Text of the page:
As an attendee and presenter at this year’s Theological Conference put on by Sir Anthony Buzzard and the Atlanta Bible College, I guess I’m qualified to write a brief review of what went on and how things went. With so many of us that post here on Kingdom Ready there in attendence, I would have thought that somebody would have beat me to it already. But maybe everyone else thought someone else would write something too. So here goes.
I have been on a 36 year quest to find the right the path which would give me a greater spiritual awareness and closeness to my Creator. I have found it to be a rocky road at times. On this journey I have finally come to know God in a greater way than I ever thought possible. I have also found that the hard things in life can be good for us, because they help us, by Faith, turn to our Creator and seek his help and guidance. GOD LIKES THAT, yes he likes when we depend on him. It was always that way we just didn’t know it. After all he did create us, wouldn’t you think he has all the answers. WHY NOT ASK? Please read the following Article, in it you may find something that can help you, as it did for me.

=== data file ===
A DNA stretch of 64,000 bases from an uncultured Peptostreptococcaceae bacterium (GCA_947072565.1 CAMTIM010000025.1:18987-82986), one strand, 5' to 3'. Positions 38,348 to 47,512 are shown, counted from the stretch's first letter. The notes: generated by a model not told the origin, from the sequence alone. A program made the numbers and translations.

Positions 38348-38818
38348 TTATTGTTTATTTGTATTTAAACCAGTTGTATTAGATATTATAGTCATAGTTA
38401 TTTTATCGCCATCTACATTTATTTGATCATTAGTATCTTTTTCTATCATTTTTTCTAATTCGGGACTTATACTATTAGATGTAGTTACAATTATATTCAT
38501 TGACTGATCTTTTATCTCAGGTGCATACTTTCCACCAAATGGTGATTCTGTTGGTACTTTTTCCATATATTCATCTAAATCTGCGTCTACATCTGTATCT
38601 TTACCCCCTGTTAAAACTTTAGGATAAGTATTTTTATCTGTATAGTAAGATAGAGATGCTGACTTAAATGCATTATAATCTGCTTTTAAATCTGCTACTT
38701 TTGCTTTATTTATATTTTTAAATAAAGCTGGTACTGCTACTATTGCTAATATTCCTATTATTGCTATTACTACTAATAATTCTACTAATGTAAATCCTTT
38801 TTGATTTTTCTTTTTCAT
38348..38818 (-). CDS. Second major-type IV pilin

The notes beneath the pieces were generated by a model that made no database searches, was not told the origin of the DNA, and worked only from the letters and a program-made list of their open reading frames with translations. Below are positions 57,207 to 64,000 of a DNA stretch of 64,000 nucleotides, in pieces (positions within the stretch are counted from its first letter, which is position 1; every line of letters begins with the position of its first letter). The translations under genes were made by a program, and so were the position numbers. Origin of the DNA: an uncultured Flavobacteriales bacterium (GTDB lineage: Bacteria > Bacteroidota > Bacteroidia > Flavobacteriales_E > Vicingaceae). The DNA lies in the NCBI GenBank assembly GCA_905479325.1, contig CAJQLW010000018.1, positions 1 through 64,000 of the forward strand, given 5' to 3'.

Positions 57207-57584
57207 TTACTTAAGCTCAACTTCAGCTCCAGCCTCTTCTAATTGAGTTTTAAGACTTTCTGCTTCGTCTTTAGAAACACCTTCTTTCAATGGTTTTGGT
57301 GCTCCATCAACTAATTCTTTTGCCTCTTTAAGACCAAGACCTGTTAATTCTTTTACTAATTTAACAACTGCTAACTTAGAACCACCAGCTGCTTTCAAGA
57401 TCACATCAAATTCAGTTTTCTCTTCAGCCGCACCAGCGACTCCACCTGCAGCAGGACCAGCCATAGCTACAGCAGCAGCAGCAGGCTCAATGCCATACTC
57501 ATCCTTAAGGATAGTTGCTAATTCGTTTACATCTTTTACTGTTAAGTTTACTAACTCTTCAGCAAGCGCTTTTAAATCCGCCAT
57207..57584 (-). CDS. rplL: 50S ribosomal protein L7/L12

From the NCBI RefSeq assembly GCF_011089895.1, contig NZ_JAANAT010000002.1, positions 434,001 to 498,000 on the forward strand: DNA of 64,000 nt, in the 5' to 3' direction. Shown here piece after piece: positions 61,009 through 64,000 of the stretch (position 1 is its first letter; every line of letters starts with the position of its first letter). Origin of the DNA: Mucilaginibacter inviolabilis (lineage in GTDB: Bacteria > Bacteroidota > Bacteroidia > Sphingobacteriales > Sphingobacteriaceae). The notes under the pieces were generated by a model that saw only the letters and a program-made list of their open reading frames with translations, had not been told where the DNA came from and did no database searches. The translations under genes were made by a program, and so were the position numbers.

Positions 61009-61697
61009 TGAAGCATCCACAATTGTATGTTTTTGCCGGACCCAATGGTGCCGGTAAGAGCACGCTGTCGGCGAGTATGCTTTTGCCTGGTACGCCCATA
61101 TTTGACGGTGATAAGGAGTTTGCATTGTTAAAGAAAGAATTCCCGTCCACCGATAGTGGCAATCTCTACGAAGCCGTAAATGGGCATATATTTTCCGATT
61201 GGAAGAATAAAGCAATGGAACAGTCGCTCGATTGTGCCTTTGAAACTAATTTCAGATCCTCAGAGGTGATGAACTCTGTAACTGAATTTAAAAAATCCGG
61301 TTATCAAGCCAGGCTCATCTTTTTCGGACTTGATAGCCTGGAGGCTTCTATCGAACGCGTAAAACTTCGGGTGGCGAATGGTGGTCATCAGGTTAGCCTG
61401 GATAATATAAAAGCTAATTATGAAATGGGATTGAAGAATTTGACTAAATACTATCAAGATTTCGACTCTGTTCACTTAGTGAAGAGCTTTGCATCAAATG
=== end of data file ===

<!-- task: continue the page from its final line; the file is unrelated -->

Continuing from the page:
Recently I received an email (through the Christian Monotheism website) asking whether or not Biblical Unitarians should worship Jesus. The answer to this important question depends a lot on cultural assumptions and translation bias. The typical argument that people use to prove that Jesus is God goes like this:
(1) In the Bible Jesus is worshiped.
(2) The Bible says that only God should be worshiped.
(3) Therefore, Jesus must be God.
I’m sure many of you have likewise had an opportunity to wrestle with this seemingly airtight argument for Christ’s deity. Before offering a rebuttal, I would like to look first at the culture of Jesus’ time and the meaning of the word often translated worship.
Music has always been a big part of my life. My parents often listened to classical records, big-band stuff, and had their own personal favorites (mother – The Sound of Music soundtrack, father – Johnny Cash records). As a kid of the late 60′s & all through the 70′s and then coming to age in high-school & college during the 80′s, music for me meant rock & roll (now termed “classic rock”) and its emerging sub-genres of the day – “new wave” and “modern rock”. Of course a little cable channel start-up in 1981 that played “music videos” 24/7 also had a big impact back in the day in culturing my fondness for these new “alternative” rock bands.